Despite the use of card check certification, courts around the country have pointed to the superiority of the secret ballot in union elections. As Cohen testified, “As the Board and the Supreme Court have acknowledged the use of authorization cards to determine majority support is the method of last resort.”
The U.S. Supreme Court, in NLRB v. Gissel Packing Co., noted, “The Board itself has recognized, and continues to do so here, that secret elections are generally the most satisfactory — indeed the preferred — method of ascertaining whether a union has majority support.”
Despite the “acknowledged superiority of the election process,” however, the Court also noted that card check was not “totally invalid.” It pointed to instances where an employer disrupts the election process and said that card check may be preferred in those cases.
In its Gissel decision, the Court did not address — and is unlikely to have envisioned — legislation to effectively mandate card check or unions’ increased reliance on strong-arm tactics, such as corporate campaigns, to obtain card check authorization.
The U.S. Court of Appeals for the 2nd Circuit, in NLRB v. Flomatic Corp., wrote, “[I]t is beyond dispute that secret election is a more accurate reflection of the employees’ true desires than a check of authorization cards collected at the behest of a union organizer.” It then referred to a 5th Circuit case that held, “[T]he authorizations on which the union relies did not represent the thoughtful and deliberate action of the employees but were the results of a rash act.” Likewise, the 6th Circuit said in United Services for Handicapped v. NLRB, “An election is the preferred method of determining the choice by employees of a collective bargaining representative.”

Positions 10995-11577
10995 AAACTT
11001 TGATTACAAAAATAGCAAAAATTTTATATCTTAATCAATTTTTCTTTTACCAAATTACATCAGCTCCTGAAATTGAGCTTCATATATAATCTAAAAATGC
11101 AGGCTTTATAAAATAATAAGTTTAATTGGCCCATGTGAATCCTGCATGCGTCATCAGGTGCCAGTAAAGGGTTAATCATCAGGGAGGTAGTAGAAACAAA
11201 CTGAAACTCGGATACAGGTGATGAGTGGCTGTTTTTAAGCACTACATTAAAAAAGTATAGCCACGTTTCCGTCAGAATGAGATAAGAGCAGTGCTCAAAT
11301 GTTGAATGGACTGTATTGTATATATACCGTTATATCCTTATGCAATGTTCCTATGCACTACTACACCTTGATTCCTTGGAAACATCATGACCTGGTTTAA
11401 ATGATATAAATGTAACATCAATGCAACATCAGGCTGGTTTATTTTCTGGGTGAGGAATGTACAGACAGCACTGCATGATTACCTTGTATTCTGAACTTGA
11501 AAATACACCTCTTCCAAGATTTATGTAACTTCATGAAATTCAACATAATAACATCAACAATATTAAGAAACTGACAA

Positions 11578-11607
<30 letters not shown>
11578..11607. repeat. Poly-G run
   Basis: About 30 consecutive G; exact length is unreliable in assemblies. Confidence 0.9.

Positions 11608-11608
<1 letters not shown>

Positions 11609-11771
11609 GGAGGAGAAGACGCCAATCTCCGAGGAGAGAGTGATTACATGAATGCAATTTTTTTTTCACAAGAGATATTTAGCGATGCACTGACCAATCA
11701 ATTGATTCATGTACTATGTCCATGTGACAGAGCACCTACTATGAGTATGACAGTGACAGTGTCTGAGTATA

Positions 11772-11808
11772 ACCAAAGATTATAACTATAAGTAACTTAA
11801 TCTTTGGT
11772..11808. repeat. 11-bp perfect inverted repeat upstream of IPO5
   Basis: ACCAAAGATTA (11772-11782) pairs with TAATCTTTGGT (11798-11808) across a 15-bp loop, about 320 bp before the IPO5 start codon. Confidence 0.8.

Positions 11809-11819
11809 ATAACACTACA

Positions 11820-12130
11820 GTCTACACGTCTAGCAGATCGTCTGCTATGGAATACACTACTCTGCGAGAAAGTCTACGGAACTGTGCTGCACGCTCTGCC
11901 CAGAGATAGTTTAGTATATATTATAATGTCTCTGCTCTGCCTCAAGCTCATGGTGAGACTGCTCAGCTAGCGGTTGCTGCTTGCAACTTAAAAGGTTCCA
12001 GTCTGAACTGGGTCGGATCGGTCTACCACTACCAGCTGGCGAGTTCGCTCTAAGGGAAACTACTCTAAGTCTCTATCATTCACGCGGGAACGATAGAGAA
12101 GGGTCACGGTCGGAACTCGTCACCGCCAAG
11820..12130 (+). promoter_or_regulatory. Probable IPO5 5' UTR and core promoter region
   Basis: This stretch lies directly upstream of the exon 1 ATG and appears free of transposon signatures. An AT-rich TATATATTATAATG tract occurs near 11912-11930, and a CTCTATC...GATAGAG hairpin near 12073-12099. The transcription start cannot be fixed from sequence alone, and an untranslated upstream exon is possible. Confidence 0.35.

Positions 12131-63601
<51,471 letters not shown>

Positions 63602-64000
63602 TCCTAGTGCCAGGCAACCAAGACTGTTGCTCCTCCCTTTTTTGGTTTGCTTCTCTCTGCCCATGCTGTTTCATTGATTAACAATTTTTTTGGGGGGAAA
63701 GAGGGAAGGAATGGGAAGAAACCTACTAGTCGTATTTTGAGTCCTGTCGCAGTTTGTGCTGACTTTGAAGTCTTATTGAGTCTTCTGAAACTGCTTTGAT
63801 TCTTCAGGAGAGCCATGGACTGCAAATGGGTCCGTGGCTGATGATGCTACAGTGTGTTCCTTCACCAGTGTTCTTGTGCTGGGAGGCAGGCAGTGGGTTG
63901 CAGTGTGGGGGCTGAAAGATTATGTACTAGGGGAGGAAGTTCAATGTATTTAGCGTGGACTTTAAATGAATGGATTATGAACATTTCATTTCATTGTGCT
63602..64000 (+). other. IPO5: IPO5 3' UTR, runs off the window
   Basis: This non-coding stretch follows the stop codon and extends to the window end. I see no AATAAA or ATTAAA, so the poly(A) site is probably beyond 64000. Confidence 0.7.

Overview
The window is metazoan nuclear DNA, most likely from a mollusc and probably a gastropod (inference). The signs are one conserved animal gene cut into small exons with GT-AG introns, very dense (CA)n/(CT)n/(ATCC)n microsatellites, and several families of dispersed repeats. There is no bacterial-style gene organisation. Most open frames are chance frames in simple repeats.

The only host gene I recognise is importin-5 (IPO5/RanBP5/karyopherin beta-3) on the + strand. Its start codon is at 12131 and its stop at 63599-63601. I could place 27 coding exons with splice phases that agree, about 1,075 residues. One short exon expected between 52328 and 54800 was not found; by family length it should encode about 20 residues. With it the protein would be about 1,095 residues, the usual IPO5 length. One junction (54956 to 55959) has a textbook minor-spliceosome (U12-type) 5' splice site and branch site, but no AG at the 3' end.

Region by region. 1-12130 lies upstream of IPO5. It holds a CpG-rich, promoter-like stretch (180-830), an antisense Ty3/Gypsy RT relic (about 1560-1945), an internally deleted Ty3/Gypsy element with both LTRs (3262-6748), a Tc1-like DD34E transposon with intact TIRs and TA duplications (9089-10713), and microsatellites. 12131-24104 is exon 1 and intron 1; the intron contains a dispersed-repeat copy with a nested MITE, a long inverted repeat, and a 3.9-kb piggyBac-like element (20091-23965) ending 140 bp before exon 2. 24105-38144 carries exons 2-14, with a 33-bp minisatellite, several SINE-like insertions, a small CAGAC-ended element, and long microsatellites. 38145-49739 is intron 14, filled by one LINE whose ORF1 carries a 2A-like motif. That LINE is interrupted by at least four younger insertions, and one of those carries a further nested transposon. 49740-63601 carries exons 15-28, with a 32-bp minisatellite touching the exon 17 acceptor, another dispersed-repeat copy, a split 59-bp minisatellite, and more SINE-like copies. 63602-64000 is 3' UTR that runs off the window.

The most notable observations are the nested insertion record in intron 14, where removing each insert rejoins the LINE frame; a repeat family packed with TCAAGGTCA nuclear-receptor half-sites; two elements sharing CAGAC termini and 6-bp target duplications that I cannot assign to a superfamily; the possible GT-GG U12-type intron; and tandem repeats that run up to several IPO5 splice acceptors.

The NLRB has a long history of expressing a preference for secret ballots as well. In 1952, in a case involving Sunbeam Corp., it noted, “This Board has also long recognized that authorization cards are a notoriously unreliable method of determining majority status of a union as a basis for making a contract where competing unions are soliciting cards.” The NLRB’s own publications acknowledge the secret ballot as a right. A voter’s guide states, “You are entitled by federal law to vote your free choice in a fair, honest, secret-ballot election to determine whether employees want union representation.” An NLRB case manual reads, “The ultimate device by the Board in resolving a valid question concerning representation is the election by secret ballot.”
It is clear that courts prefer the secret ballot to card check elections. It is also clear from the Gissel case and its progeny that card check’s original intent was to only be used to remedy the most flagrant election abuses and that it was not meant to be used as a common or default organizational process. However, the PRO Act’s requirement that employers prove a negative when charged with interfering in an election — effectively defaulting to a guilty verdict — could make card check the most commonly used method to certify unions. Instead of being an exception, card check would likely become the rule.
Further, card check elections are redundant as a remedy to disruptions of the NLRB election process. Remedies can be achieved by enforcing existing unfair labor practices at the NLRB. For instance, the Board has the ability to reinstate and compensate employees whom an employer unlawfully discharged during an election campaign. The Board also has the ability, in extreme cases, to order an employer to bargain with a union without an election.